What is NATO? Here is your quick guide


Here are the 30 NATO countries, sorted by their military workforce (with how much they spend on defense as a percentage of their GDP in parentheses):

United States (Member since 1949): 1,351,500 (3.57)

Turkey (1952): 439,100 (1.6)

France (1949): 207,500 (1,93)

Germany (1955, all of Germany from 1990): 184,800 (1,49)

Italy (1949): 175 300 (1.54)

United Kingdom (1949): 156,200 (2.25)

Poland (1999): 121,000 (2.34)

Spain (1982): 119,000 (1.03)

Greece (1952): 109,700 (3,59)

Canada (1949): 71,100 (1.36)

Romania (2004): 68 600 (1.88)

Netherlands (1949): 40,800 (1,45)

Czech Republic (1999): 26,400 (1,4)

Bulgaria (2004): 26,000 (1.62)

Portugal (1949): 24,100 (1.55)

Belgium (1949): 22 700 (1.07)

Norway (1949): 22 200 (1.74)

Hungary (1999): 19,800 (1,69)

Denmark (1949): 17,000 (1.4)

Lithuania (2004): 16,700 (2.03)

Croatia (2009): 14,400 (2,16)

Slovakia (2004): 13,100 (1.73)

Estonia (2004): 6,800 (2,16)

Albania (2009): 6,600 (1,41)

Latvia (2004): 6,600 (2,16)

Northern Macedonia (2020): 6,100 (1.54)

Slovenia (2004): 6,000 (1.22)

Montenegro (2017): 1,700 (1.63)

Luxembourg (1949): 800 (0.54)

Footnote: Iceland has also been a member since 1949 but has no defense of its own.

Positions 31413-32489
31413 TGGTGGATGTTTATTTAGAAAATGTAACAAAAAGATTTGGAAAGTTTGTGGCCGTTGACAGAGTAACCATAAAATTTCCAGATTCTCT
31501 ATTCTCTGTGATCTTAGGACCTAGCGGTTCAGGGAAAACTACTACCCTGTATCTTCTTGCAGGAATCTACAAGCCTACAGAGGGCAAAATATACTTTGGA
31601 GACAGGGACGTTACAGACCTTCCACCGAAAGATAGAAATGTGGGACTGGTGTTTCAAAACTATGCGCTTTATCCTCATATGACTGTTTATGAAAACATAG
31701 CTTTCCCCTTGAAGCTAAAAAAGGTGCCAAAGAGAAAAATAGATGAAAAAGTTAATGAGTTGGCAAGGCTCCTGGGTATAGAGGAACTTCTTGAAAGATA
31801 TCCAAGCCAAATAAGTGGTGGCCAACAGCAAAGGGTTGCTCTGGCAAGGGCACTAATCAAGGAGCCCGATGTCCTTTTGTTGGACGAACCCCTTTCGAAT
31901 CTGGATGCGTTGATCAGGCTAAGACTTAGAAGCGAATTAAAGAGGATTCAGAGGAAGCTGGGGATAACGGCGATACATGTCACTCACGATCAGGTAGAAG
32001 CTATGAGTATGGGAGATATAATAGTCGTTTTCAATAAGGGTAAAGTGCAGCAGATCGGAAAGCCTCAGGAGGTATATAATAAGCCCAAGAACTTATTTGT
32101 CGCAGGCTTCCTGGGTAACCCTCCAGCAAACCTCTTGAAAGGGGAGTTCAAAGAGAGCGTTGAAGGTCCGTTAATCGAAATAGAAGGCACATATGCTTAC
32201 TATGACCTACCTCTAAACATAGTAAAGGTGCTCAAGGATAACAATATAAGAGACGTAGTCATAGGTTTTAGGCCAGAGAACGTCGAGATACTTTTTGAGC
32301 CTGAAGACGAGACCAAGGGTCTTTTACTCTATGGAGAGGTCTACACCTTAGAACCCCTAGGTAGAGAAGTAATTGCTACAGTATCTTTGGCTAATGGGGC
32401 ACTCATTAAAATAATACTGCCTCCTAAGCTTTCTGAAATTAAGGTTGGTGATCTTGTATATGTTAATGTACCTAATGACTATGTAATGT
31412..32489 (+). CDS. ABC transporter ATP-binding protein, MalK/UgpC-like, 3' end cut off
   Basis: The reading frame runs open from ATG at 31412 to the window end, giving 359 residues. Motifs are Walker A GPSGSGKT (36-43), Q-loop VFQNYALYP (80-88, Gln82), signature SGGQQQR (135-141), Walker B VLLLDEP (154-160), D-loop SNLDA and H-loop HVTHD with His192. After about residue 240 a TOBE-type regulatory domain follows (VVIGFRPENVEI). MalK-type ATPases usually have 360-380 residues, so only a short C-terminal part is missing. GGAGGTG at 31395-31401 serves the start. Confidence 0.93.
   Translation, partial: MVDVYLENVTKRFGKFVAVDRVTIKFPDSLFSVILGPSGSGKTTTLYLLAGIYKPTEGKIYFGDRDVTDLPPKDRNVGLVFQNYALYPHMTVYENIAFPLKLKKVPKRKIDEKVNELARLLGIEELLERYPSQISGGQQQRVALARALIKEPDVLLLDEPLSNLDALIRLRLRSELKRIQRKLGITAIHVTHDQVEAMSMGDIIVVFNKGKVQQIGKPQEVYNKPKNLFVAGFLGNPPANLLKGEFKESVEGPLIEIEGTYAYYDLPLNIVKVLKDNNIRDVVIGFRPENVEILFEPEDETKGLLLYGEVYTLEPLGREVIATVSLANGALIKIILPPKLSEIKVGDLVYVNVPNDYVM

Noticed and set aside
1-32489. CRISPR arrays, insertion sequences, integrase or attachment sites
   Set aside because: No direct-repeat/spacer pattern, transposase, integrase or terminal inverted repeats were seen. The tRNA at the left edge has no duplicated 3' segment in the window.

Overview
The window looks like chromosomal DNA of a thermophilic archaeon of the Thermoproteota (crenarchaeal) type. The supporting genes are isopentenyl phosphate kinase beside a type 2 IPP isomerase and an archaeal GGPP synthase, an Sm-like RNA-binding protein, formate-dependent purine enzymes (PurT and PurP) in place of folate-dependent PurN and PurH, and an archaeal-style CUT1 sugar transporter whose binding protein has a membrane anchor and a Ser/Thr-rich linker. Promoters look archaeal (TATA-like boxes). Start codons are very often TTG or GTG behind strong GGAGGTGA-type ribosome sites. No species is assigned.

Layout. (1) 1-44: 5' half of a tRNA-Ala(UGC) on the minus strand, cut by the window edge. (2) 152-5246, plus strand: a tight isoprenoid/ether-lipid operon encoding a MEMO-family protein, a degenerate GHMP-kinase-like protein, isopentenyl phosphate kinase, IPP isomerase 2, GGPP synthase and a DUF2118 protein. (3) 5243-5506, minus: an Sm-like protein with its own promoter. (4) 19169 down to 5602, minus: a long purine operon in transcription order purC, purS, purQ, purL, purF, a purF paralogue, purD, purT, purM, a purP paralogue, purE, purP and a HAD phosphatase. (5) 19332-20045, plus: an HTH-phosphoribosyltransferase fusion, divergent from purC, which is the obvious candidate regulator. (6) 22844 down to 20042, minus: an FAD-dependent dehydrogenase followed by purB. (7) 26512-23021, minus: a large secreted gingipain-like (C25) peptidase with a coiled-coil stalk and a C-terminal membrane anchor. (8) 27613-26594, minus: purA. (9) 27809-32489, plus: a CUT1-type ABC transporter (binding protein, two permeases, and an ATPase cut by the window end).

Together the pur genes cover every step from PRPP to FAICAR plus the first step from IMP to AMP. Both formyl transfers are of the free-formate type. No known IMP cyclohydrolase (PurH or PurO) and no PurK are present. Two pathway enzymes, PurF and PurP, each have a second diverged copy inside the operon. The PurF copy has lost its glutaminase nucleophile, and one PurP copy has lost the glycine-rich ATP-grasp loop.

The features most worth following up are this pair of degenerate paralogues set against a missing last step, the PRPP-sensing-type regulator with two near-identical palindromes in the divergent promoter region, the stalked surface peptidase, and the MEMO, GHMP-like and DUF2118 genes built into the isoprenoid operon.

Source: NATO Annual Report

NATO’s first military commander (called Saceur – Supreme Allied Commander Europe) was Dwight Eisenhower from the United States, with British Bernard Montgomerie as deputy chief.

The Saceur post has since always been held by Americans – right now by former fighter pilot and Air Force General Tod Wolters, who this summer will be replaced by Army General Chris Cavoli.

Civilian, NATO Secretary General is the supreme commander. Here are the leaders of recent years:

Since 2014: Jens Stoltenberg, Norway

2009-14: Anders Fogh Rasmussen, Denmark

2004-09: Jaap de Hoop Scheffer, The Netherlands

1999-2004: George Robertson, UK

1995-99: Javier Solana, Spain

1994-95: Willy Claes, Belgium

1988-94: Manfred Wörner, Germany.

Source: NATO


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